DA Parks White Working on Plan to Expand State Court

The Franklin County Grand Jury is calling on the County to work with Northern Judicial Circuit District Attorney Parks White to reduce the caseload for his assistant district attorneys and increase their salaries.

Currently, the six ADA’s in White’s office are some of the most overworked and underpaid attorneys in any circuit in the State, according to the DA.

White says at any given time, they are typically handling roughly 500 cases at a time, which he says limits their ability to give their full attention to the more serious cases.

“They’re not working 40-hour work weeks. They’re working more than that; often in court sometimes until 9p at night,” White explained. “They can only devote five hours to each case, max. And anytime above that, they have to take time away from other cases. You just can’t handle any felony with five hours. You need preparation time, such as getting and receiving warrants, getting and taking depositions, getting the evidence from the Sheriff’s office, the investigative agencies reviewing that evidence, etc.”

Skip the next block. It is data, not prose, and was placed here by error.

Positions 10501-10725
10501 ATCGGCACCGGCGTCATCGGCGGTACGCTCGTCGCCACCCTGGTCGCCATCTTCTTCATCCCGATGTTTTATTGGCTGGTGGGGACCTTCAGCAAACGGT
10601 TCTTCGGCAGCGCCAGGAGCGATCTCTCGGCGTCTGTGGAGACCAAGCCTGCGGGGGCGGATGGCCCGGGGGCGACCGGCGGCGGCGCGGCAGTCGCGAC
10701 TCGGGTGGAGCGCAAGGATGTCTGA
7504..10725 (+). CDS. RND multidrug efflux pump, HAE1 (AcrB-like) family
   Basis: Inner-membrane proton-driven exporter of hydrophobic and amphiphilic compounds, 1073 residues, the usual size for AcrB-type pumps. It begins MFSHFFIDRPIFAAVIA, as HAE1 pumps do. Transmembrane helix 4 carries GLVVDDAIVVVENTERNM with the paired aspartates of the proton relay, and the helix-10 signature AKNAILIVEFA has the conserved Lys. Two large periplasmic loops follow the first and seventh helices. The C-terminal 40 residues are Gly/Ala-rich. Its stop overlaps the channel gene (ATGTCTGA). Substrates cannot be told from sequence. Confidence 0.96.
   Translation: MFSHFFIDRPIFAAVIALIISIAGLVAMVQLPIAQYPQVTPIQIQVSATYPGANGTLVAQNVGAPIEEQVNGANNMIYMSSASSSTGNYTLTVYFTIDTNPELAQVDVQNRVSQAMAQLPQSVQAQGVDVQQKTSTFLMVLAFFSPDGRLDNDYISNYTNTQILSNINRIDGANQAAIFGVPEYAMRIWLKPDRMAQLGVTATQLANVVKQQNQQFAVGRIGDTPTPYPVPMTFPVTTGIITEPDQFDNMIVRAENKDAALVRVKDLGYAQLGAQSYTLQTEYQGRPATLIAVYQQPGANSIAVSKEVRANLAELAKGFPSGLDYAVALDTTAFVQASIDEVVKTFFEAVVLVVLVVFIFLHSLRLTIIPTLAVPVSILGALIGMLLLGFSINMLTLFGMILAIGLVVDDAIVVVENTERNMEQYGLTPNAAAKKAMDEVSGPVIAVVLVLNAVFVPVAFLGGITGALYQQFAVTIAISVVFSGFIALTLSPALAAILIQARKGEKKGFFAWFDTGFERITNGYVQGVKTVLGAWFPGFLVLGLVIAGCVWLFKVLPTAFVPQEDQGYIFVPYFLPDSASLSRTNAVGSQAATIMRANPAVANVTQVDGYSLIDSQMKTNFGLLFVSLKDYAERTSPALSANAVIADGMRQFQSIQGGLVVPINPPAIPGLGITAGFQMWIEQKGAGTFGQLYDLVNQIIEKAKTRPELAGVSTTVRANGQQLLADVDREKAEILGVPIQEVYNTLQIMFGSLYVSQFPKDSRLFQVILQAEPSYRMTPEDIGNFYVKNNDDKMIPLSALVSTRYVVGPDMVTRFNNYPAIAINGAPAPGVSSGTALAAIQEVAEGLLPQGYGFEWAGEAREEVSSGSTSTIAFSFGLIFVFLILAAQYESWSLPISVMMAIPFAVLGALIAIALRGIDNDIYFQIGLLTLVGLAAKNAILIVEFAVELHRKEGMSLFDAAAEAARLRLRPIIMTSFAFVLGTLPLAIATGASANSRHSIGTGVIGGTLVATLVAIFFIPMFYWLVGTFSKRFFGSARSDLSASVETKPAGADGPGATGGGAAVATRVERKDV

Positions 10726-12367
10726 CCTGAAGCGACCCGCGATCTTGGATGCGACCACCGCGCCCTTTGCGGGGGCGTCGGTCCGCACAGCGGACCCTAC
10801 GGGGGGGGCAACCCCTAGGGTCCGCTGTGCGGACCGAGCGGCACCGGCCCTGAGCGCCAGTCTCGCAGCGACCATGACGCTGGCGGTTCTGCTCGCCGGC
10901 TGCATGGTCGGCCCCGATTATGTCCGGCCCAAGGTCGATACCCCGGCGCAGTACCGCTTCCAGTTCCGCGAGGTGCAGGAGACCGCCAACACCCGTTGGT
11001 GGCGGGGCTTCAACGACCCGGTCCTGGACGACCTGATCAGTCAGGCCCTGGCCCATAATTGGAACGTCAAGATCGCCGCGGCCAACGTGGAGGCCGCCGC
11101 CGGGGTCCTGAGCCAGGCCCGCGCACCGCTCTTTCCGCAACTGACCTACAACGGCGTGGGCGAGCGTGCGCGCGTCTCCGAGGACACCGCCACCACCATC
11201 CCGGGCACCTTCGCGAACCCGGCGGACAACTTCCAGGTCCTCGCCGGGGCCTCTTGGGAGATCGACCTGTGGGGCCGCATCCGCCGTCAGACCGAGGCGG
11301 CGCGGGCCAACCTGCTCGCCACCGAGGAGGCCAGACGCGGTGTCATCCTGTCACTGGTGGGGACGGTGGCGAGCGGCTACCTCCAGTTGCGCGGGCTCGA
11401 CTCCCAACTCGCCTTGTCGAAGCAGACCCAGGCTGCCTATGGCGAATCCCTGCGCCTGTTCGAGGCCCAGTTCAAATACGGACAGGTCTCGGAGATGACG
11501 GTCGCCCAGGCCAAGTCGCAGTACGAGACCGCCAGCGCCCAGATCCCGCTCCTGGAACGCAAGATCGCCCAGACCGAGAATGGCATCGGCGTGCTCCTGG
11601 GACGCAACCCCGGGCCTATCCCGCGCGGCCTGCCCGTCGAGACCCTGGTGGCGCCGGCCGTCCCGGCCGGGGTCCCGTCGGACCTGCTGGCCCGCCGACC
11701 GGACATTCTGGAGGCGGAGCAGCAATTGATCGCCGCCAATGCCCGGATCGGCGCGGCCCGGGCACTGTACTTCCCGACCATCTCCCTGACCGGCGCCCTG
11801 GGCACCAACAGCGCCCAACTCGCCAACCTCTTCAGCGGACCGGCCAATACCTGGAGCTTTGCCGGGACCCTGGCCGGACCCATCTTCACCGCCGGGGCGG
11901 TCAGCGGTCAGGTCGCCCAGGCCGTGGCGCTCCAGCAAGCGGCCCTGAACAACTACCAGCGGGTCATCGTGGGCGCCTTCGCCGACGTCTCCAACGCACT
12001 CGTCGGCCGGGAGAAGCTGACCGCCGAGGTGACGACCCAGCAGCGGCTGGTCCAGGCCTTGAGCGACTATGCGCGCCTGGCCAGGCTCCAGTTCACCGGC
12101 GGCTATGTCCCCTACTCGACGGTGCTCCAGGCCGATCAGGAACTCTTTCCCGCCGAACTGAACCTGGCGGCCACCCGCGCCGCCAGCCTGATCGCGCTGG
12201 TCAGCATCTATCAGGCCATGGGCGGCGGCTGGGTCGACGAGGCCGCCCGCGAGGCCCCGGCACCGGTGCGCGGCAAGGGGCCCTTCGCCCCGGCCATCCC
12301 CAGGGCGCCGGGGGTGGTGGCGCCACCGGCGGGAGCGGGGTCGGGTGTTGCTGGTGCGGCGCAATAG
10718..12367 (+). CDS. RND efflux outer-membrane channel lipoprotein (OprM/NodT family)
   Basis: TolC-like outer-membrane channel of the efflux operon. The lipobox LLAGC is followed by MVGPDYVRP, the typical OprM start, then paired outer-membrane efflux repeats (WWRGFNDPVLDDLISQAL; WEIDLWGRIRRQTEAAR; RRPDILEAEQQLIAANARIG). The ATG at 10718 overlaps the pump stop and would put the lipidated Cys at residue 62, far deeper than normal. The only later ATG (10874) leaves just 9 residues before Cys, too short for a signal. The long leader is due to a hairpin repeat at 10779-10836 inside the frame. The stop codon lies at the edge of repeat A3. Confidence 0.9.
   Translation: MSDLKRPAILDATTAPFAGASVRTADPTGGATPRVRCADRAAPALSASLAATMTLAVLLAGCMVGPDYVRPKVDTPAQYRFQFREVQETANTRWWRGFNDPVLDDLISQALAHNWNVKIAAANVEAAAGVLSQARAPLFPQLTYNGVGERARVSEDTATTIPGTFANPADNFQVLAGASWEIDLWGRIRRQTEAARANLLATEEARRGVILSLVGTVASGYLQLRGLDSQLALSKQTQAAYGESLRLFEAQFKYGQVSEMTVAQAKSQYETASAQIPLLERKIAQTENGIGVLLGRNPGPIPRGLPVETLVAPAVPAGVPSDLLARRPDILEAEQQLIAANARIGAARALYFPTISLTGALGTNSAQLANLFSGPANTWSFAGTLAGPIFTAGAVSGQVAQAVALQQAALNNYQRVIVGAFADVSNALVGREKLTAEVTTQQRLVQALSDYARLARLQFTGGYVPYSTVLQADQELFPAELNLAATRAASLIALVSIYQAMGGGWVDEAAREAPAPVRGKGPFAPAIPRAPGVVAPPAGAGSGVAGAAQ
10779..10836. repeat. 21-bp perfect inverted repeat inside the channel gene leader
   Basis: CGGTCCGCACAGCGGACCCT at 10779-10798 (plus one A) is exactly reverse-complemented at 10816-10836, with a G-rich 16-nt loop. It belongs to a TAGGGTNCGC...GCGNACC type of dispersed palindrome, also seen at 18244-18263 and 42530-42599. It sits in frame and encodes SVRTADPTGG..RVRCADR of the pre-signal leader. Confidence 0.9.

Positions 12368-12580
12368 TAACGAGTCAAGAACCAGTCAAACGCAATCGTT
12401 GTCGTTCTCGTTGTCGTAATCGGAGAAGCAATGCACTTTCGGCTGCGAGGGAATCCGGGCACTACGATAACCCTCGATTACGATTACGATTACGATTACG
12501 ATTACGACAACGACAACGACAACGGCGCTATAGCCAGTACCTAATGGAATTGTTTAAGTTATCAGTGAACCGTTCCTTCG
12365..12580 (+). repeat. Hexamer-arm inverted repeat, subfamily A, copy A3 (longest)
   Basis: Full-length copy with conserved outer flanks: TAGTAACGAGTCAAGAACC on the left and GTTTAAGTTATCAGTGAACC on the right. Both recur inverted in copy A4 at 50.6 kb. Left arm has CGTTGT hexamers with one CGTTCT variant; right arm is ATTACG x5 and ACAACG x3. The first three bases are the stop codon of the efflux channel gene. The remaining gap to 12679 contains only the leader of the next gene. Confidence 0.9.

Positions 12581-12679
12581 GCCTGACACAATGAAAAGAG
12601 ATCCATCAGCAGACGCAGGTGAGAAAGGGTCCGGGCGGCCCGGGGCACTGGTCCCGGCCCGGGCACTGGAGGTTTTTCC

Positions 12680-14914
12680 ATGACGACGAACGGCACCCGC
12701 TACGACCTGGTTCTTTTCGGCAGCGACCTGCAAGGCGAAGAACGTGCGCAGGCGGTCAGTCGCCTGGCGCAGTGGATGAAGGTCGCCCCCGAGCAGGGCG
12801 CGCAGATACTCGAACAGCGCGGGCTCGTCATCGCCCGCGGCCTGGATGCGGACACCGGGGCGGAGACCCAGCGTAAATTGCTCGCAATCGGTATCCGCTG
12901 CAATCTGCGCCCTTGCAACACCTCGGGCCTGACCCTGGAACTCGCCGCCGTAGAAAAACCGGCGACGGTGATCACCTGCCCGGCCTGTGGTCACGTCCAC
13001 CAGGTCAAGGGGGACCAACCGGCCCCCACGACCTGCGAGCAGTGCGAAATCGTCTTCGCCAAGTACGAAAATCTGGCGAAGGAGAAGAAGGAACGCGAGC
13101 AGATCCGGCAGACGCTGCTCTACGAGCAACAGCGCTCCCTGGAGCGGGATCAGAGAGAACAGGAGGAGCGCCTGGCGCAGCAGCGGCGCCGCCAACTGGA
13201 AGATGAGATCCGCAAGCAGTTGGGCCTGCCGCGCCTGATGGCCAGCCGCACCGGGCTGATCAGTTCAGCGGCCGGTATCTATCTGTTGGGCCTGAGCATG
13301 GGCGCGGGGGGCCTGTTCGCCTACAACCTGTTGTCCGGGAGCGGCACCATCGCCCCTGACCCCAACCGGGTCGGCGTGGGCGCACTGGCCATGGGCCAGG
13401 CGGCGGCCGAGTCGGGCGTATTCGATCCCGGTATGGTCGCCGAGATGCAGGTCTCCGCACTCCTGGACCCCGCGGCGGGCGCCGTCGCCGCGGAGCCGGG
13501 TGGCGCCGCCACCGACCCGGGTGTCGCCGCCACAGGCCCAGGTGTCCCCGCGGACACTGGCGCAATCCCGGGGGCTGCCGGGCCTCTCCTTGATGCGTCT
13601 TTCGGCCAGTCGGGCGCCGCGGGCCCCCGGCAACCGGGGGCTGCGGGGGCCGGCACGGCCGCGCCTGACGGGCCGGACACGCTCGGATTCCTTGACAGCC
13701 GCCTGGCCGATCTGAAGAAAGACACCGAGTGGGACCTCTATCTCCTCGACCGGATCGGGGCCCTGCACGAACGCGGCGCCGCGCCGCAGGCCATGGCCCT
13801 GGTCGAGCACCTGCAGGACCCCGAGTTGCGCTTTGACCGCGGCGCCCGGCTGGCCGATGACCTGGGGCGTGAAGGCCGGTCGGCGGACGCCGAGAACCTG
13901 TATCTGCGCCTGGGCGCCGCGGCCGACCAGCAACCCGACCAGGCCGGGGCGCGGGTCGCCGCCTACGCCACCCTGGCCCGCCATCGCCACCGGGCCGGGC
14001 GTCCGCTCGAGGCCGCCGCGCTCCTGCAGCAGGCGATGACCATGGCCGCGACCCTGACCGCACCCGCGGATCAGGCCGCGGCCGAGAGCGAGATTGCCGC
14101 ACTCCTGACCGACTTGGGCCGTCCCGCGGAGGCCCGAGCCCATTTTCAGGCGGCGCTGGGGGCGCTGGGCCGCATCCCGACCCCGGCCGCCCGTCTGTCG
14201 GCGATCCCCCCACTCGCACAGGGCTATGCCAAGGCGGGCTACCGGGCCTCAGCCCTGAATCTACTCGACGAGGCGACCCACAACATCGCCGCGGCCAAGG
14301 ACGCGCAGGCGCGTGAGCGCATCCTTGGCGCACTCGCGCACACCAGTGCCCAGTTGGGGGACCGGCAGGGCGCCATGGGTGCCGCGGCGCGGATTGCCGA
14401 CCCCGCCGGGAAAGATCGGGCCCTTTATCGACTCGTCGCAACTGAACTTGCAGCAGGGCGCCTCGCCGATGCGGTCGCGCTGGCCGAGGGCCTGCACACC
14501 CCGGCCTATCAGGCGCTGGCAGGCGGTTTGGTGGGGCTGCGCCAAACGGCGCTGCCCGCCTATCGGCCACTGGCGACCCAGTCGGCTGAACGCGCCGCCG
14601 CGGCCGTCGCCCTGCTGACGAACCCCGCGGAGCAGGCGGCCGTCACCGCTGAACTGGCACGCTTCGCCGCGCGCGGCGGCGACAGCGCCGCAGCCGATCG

Sam Smith is the Assistant District Attorney for Madison County.

White worries good ADA’s like Smith will leave and go work in another circuit where the caseloads are lower and the pay is higher.

White said he’s already lost one ADA to the Omulgee Circuit, after training her for two years.

Smith agrees his caseload is overwhelming, and he’s hoping there’s a solution soon.

“Except in Elbert County, the DA’s office has to handle every case that comes up for a trial,” Smith said. “So if someone gets a traffic ticket and they want to send that up for a jury trial, we have to handle that. If we could somehow lessen the misdemeanors and traffic citations that end up in Superior Court and have a State court handle those or any misdemeanor case, that would help.”

Smith said about about a third of the 500-600 cases he handles could be heard in State Court.

White says he’s hoping an effort to expand the State Court in Elbert County to include Franklin, Hart, and Madison counties will alleviate his ADA’s case loads.

“I’m working with the Elbert County Solicitor to expand the State Court to Franklin, Hart, and Madison Counties,” White said. “That would require local legislation. That will allow us to focus on the felon cases, which require a lot more preparation, time and attention.”

If the State Court is expanded the State Court Solicitor’s job would, White said, move to a full-time position.

White pointed out that State Court judges tend to treat misdemeanor case more seriously than Superior Court judges because they are used to trying more serious crimes.

Additionally, White noted if the State Court were expanded, it would mean more revenue for the Counties from the fines and court costs generated.

White plans to pitch his idea to the county boards of commission at their next meetings in November.